Republican presidential candidates often struggle to find success in the hostile Garden State, Dworkin said. New Jersey is dominated by two major media markets -- New York City in the north and Philadelphia in the south. With little chance of carrying New York, Republican presidential nominees often forgo heavy investment in the pricey New York City market, making a Republican victory in a New Jersey Senate race even less likely.
"Any Republican U.S. Senate candidate in New Jersey running in a presidential year isn't going to really have a strong top of the ticket to help him," Dworkin said.
Optimistic Republicans might point to Christie's continued popularity and impressive 2011 gubernatorial victory as evidence that things have changed for the GOP in the state. But Dworkin said Christie's success doesn't necessarily translate to Senate contenders. While Christie certainly has enhanced the Republican brand within the state, a Senate race presents unique challenges.
"You have to distinguish between running statewide for a Trenton office and statewide for a D.C. office," Dworkin said.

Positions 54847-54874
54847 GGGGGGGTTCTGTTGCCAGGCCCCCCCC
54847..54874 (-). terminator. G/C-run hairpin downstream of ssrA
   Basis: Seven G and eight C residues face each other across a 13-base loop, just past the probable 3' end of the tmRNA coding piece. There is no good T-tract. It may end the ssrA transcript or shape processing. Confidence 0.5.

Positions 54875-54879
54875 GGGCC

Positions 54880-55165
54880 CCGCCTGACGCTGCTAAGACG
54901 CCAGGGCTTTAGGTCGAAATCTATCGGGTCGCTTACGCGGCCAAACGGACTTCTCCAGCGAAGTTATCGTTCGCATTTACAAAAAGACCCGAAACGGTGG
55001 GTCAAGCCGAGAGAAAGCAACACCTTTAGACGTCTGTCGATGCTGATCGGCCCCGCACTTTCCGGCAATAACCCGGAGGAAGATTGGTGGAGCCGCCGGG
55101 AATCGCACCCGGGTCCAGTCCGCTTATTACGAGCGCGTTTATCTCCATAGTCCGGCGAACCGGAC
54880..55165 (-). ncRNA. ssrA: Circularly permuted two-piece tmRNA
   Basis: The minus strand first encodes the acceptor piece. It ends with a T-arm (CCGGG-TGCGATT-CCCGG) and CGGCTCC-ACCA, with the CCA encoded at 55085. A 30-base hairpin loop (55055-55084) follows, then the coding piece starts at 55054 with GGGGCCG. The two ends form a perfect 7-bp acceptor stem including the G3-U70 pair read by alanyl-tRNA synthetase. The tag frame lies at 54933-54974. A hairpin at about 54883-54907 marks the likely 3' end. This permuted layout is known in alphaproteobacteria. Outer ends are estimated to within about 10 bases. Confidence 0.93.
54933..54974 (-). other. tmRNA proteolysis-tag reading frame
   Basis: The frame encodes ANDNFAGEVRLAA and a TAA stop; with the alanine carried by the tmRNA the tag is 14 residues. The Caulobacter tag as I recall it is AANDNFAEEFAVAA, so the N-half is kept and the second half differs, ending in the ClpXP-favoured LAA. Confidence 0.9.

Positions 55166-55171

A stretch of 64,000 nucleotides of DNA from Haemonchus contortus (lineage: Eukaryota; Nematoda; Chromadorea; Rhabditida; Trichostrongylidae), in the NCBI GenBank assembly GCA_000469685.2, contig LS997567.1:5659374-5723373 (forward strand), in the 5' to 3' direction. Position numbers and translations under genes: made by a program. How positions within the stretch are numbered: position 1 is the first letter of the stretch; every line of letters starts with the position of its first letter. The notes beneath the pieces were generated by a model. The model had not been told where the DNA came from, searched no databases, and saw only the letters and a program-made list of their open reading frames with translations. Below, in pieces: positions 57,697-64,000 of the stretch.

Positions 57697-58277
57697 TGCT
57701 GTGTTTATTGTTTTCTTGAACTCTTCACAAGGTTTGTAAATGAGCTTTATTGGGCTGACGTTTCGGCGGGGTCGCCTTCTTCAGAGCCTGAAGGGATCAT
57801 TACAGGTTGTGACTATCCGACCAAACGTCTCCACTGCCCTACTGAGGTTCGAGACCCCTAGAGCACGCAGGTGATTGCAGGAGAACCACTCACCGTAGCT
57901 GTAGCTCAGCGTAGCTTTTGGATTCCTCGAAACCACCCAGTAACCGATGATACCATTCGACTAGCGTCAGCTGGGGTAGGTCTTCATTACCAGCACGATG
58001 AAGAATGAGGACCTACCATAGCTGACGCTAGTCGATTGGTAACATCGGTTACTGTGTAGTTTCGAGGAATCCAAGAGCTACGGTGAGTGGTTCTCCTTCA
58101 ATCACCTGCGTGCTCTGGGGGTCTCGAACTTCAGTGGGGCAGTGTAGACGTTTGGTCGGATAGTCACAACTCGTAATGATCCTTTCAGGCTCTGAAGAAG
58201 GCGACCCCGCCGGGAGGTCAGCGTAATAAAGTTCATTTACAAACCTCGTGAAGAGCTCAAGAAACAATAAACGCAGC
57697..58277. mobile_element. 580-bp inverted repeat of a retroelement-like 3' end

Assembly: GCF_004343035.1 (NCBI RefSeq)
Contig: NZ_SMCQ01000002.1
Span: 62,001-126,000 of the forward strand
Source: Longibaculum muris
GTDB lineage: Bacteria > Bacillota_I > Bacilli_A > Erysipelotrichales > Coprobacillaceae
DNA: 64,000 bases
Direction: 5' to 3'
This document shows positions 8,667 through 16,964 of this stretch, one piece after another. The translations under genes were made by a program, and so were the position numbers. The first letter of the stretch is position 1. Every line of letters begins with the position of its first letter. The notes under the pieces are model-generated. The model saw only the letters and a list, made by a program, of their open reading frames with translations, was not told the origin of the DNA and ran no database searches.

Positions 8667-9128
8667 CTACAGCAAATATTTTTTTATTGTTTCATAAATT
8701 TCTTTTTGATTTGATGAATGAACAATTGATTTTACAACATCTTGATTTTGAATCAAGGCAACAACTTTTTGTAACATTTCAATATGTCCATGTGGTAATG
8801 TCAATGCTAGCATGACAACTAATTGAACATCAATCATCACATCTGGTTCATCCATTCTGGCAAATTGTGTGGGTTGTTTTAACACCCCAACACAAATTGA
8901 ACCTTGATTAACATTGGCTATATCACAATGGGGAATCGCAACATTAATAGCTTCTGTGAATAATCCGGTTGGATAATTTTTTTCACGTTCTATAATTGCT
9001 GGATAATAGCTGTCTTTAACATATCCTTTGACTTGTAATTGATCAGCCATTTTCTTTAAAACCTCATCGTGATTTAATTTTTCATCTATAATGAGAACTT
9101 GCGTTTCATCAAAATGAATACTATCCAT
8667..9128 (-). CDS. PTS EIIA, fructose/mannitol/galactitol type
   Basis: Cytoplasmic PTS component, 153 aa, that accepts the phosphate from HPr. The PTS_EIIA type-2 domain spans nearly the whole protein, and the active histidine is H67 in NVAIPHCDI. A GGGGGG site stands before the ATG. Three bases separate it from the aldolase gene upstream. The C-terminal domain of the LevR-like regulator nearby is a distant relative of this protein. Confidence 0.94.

Polarizing issues - like support for Supreme Court nominees, abortion, and the Tea Party - come into play for Republicans running statewide for federal office in New Jersey.
Finally, Menendez's formidable political skills should not be overlooked. While Menedez's numbers may appear weak now, Tom Kean Jr. (R) and other GOP hopefuls still have an uphill race ahead. That much was evident in a Fairleigh Dickinson poll released Monday that showed Menendez holding double digit leads over all potential challengers so far.
"Bob Menendez is a very skilled and tough politician who is going to run a very strong, well-funded, well-organized race," Dworkin said. "It's going to be a very tough race for any Republican."
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